I am in the process (still) of building a 12" f6 binocular telescope.
The tubes are finished so now its time to grind the mirrors on a mirrormatic grinding/polishing machine.
These mirrors will be flexed to final shape.
The back face of the mirrors will have a radius of curvature 2.5 inches smaller than the front at 144 inches.
I have two methods to rough grind in mind.
using a swinging pendulum with a diamond grinding disk at the point, swung over the mirror to rough out the curve as its turning on the grinding machine. Both front surfaces can be done this way.
To rough the rear surfaces a plaster tool can be hollowed the same way and lined with steel dumps, re ground to the correct roc and the rear curves can be ground using this tool.
(I have done this and it works very well)
All polishing is carried out in the usual manner with suitable sized pitch laps.
To support the curved rear face of the mirror for polishing I sit the front surface downwards on a smooth flat surface apply a 10mm square ring of rubber around and use an expanding cake ring as a collar then pour in the dental stone.
When set the rubber and cake ring are removed leaving the mirror 10mm proud of the plaster that is now 20mm wider in dia than the mirror and the mirror now supported by the plaster cast is set on the machine and polished in the usual fashion.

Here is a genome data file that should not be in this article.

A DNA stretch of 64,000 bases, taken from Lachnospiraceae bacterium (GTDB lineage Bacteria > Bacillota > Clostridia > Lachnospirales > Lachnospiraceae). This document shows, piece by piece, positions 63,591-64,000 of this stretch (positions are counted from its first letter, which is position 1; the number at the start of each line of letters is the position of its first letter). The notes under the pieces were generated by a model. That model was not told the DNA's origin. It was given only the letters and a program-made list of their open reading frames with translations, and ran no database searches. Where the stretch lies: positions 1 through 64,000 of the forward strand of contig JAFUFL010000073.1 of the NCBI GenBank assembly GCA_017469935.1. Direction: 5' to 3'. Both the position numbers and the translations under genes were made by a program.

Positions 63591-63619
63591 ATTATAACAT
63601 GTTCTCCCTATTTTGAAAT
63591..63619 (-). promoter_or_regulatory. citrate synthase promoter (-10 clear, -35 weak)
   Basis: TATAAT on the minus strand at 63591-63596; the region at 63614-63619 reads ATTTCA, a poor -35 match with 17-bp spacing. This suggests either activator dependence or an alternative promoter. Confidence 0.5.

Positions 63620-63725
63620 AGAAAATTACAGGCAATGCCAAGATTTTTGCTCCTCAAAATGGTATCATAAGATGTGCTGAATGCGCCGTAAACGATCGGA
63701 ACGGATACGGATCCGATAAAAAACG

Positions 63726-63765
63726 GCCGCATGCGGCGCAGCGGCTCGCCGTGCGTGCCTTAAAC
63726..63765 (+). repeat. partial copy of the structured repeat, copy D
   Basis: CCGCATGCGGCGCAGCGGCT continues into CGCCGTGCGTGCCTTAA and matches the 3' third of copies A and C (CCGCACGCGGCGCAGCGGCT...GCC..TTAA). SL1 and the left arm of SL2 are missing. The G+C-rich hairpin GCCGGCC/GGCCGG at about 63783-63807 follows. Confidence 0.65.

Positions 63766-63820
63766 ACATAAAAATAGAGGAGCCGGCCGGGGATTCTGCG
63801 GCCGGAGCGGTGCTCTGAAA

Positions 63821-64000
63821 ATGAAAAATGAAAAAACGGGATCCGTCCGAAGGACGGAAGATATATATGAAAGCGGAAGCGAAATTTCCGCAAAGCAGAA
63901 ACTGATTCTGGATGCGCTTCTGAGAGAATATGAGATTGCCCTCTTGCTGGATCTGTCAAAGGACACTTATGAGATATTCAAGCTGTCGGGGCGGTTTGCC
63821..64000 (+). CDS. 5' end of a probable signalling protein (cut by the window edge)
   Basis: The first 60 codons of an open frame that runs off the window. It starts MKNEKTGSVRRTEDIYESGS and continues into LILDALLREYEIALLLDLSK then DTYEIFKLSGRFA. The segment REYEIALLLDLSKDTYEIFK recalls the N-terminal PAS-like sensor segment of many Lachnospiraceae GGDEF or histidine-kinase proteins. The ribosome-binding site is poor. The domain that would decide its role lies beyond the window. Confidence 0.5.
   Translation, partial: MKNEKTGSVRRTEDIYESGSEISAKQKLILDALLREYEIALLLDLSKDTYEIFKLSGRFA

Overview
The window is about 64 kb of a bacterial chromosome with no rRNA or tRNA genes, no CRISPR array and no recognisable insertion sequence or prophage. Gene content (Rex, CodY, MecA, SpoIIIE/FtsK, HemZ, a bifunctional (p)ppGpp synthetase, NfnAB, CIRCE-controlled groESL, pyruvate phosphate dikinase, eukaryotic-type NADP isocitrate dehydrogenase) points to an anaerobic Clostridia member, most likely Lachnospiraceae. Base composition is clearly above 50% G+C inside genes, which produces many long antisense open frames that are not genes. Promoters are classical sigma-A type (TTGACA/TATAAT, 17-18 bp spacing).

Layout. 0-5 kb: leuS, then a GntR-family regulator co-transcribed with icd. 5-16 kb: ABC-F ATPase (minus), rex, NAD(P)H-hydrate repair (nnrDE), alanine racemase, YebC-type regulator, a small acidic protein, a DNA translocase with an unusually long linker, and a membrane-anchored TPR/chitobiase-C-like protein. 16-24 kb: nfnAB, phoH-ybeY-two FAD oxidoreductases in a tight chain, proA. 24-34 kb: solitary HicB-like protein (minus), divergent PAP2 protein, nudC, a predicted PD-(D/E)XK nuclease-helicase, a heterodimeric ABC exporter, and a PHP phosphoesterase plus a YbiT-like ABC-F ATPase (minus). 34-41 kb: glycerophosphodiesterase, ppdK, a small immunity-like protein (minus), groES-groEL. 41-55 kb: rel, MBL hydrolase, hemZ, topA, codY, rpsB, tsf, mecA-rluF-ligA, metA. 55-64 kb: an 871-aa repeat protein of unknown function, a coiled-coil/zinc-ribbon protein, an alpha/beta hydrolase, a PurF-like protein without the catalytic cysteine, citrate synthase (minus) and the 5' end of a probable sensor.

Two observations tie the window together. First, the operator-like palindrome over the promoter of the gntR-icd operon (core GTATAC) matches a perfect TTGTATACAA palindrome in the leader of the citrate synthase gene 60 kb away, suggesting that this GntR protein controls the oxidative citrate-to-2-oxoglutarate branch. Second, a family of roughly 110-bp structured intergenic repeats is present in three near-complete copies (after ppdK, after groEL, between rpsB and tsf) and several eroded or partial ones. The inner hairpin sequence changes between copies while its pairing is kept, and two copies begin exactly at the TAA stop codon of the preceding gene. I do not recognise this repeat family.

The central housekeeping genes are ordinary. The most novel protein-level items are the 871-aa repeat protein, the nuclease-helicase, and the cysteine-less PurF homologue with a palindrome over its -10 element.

Again I have done this with no problems except I accidentally dropped and broke the mirror but early testing showed it was behaving as expected.
The good points I can see are its easy to ensure both mirrors have the same RoC.
The only downside I can see with this method is the the very high tripod required (12 feet)and the inevitable flex in its legs. My experience to date has been on very short focal lengths where its easily managed.
The tripod legs have been braced since this shot.
Spin grind mirror A on top of mirror B.
this will produce the correct curvature in mirror B with a convex bottom surface on mirror A.
now flip them and use the flat bottom of mirror B as the tot tool to grind mirror A front surface which now has a curved back surface so must be supported in plaster and producing the curved back surface to mirror B
I believe it will be possible to make both mirrors this way but ensuring they are the exact same RoC when finished could be harder.
I'm also unsure if the radius of curvature of the back surfaces with be the same ROC as the front.
I guess its not a difficult problem to solve as I can make a concave tool to then grind them to the correct 141.5" back face ROC.
Polishing and testing will be via Foucault and Ronchi as I only want a sphere.
Can anyone see any gotchas that I may not have thought of?